One of the most memorable classes I had in business school was Strategic Cost Management, which was taught by the inimitable John Shank. Our first case was on the Swiss watch industry, which had been threatened by the introduction of inexpensive Japanese quartz timepieces.
He asked us what we would do to combat this threat. Most of our answers were generic — lower costs, buy Japanese competitors, do better marketing — foolish, or crazy. After ten minutes of putting up with our pablum, Professor Shank pointed to the Rolex on his wrist and asked “What is this?” We spit up a few more answers — a watch, a timepiece, a heirloom — until someone finally got it: jewelry. Indeed, a Rolex is much more like jewelry — decorative objects…that people wear on their body — than a timepiece. This insight pointed to where the Swiss watchmakers needed to go next.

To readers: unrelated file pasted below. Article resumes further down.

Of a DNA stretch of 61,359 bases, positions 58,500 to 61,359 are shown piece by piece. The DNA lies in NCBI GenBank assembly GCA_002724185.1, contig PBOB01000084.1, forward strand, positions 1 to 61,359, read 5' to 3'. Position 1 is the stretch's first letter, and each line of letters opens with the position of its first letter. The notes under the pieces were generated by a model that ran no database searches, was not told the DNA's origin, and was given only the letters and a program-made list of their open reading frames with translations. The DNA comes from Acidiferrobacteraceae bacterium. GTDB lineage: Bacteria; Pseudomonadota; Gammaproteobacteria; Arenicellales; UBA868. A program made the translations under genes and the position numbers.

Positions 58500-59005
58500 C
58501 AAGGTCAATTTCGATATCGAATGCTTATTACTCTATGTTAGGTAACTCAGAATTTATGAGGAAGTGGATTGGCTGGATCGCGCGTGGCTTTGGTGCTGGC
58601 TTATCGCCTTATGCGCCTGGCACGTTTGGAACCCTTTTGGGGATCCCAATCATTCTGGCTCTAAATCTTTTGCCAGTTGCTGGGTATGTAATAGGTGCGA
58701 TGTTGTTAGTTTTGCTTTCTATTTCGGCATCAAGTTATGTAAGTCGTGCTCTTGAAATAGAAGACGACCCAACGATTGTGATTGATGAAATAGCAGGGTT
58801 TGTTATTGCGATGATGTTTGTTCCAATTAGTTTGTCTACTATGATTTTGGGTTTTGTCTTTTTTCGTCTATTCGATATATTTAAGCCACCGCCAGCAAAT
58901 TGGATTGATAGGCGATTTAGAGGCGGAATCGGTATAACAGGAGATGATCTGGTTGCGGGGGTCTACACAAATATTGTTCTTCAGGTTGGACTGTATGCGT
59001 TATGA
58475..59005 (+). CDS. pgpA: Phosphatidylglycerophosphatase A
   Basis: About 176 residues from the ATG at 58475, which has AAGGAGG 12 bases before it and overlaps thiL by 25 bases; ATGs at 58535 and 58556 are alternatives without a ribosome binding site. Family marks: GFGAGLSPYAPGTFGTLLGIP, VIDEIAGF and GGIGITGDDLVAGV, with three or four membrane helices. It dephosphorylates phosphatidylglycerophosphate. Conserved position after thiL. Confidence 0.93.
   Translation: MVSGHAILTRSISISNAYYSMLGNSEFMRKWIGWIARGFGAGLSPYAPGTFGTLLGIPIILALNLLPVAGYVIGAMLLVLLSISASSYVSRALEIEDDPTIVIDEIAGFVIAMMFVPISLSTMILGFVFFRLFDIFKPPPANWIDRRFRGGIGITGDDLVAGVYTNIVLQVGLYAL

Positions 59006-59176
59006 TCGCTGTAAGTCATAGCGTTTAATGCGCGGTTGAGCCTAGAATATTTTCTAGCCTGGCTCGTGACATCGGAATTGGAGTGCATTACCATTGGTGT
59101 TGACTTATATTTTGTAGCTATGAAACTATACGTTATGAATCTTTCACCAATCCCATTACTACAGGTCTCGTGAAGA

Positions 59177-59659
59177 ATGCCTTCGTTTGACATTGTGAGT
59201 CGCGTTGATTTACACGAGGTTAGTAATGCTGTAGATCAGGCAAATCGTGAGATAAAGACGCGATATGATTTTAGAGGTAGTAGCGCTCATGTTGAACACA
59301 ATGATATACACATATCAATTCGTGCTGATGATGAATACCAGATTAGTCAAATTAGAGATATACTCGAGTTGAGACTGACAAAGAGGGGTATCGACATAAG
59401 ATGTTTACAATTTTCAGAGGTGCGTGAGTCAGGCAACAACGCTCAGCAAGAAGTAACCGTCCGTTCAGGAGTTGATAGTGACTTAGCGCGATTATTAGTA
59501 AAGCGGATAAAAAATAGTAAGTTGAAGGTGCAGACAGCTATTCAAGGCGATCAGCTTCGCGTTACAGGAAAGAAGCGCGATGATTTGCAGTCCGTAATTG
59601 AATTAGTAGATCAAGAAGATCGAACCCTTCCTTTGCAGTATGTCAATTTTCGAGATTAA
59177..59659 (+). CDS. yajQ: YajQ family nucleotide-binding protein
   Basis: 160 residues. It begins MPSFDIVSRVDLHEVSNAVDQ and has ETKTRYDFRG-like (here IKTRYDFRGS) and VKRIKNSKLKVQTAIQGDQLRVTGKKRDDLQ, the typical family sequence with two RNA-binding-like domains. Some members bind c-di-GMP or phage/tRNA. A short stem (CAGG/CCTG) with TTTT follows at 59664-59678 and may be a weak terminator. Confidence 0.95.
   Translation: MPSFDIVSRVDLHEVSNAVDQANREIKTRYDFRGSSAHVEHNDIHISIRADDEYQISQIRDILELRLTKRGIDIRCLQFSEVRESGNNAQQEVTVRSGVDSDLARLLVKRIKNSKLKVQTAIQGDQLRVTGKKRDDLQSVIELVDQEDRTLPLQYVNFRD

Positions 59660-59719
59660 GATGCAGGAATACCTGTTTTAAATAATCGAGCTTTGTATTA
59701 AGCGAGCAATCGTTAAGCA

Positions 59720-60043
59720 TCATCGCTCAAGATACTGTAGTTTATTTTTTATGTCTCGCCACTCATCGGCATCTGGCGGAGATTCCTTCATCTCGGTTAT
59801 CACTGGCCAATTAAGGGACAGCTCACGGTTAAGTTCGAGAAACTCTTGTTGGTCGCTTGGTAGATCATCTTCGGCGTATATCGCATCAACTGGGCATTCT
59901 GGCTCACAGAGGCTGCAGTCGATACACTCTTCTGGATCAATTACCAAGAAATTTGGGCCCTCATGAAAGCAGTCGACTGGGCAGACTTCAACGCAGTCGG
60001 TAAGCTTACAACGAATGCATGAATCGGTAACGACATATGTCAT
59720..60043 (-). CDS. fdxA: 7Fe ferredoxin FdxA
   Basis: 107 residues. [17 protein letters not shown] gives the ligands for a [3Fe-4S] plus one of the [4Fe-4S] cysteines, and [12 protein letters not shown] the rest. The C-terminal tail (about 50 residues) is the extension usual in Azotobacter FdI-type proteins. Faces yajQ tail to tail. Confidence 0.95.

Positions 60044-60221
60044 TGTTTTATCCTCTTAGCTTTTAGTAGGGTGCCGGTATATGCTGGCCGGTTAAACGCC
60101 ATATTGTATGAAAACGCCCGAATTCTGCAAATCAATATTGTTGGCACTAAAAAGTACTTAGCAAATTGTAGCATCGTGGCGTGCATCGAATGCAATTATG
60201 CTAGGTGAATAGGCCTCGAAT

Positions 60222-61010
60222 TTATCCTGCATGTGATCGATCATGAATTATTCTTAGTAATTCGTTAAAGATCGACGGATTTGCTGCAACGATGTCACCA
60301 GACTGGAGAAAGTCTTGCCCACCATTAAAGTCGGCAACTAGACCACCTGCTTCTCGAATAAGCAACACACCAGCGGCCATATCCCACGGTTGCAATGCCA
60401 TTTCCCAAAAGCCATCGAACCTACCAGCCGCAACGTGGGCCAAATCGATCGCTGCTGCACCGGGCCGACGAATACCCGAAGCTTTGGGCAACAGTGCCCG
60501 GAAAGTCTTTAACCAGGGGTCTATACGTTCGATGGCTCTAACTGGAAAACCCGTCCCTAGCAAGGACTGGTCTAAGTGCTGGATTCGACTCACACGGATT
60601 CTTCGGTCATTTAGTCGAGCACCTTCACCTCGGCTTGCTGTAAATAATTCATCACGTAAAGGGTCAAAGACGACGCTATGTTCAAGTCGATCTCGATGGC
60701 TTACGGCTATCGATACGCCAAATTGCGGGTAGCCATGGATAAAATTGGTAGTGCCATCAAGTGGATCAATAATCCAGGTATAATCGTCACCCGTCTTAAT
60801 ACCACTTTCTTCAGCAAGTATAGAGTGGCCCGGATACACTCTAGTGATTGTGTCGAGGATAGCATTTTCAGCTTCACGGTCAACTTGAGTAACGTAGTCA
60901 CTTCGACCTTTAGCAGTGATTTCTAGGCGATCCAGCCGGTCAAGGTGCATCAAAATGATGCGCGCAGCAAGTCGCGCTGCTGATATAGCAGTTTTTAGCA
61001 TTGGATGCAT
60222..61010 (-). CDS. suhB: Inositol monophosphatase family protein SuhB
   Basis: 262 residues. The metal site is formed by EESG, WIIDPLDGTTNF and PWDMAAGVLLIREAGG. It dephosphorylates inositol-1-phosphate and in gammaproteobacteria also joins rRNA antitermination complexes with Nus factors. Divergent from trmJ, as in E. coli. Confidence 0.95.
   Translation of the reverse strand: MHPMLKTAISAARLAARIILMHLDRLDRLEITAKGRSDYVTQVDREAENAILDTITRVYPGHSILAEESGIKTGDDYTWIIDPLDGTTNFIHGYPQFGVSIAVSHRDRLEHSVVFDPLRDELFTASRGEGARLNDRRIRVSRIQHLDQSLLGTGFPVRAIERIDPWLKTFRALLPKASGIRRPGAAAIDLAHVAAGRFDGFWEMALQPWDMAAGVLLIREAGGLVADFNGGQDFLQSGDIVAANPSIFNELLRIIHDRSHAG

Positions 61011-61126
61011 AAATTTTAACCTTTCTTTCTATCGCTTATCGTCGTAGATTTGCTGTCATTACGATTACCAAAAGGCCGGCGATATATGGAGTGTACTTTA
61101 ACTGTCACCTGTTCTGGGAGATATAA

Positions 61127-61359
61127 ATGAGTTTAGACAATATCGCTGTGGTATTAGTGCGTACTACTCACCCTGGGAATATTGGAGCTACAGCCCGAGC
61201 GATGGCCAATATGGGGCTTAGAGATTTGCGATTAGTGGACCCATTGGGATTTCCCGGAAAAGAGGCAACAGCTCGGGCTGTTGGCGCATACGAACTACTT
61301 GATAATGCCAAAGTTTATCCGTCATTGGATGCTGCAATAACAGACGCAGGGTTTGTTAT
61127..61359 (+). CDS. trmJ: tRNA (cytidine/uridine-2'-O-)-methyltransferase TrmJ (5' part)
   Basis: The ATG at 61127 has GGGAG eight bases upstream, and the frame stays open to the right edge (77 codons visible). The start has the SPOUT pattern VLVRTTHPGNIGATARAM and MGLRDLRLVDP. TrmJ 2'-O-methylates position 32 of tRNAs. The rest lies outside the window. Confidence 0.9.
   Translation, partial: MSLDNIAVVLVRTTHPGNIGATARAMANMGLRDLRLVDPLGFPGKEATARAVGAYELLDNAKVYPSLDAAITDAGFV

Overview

So what about the Apple Watch? Frankly, at first I was skeptical. Perhaps it was because I had seen the Samsung offering and was unimpressed. But once I saw what was on offer at the Apple Watch launch, I realized there was a bit more of a threat here. As this FT article (via CNBC) points out:
Apple is also trying to position Watch as a fashion item as much as a timepiece. The device graced the cover of Vogue in China, the world’s biggest watch market, and was showcased during Paris Fashion Week at boutique Colette.
Apple’s fashion credibility has been boosted by hires such as Angela Ahrendts, former chief executive of Burberry, and Marc Newson, the highly regarded industrial designer.
Lo and behold, Apple is looking at this facet of the business, which is indeed a threat to the Swiss. While the Swiss party line is that the Apple Watch is kein Problem, I believe they have to be a bit worried. Perhaps the Apple Watch isn’t a direct substitute for the Swiss’s bread-and-butter, but as Ariel Adams notes:
“You can’t replace the beauty, the personality, the soul of a high-end mechanical watch,” he says. “But what you can do is crowd the space where it used to be on your body.”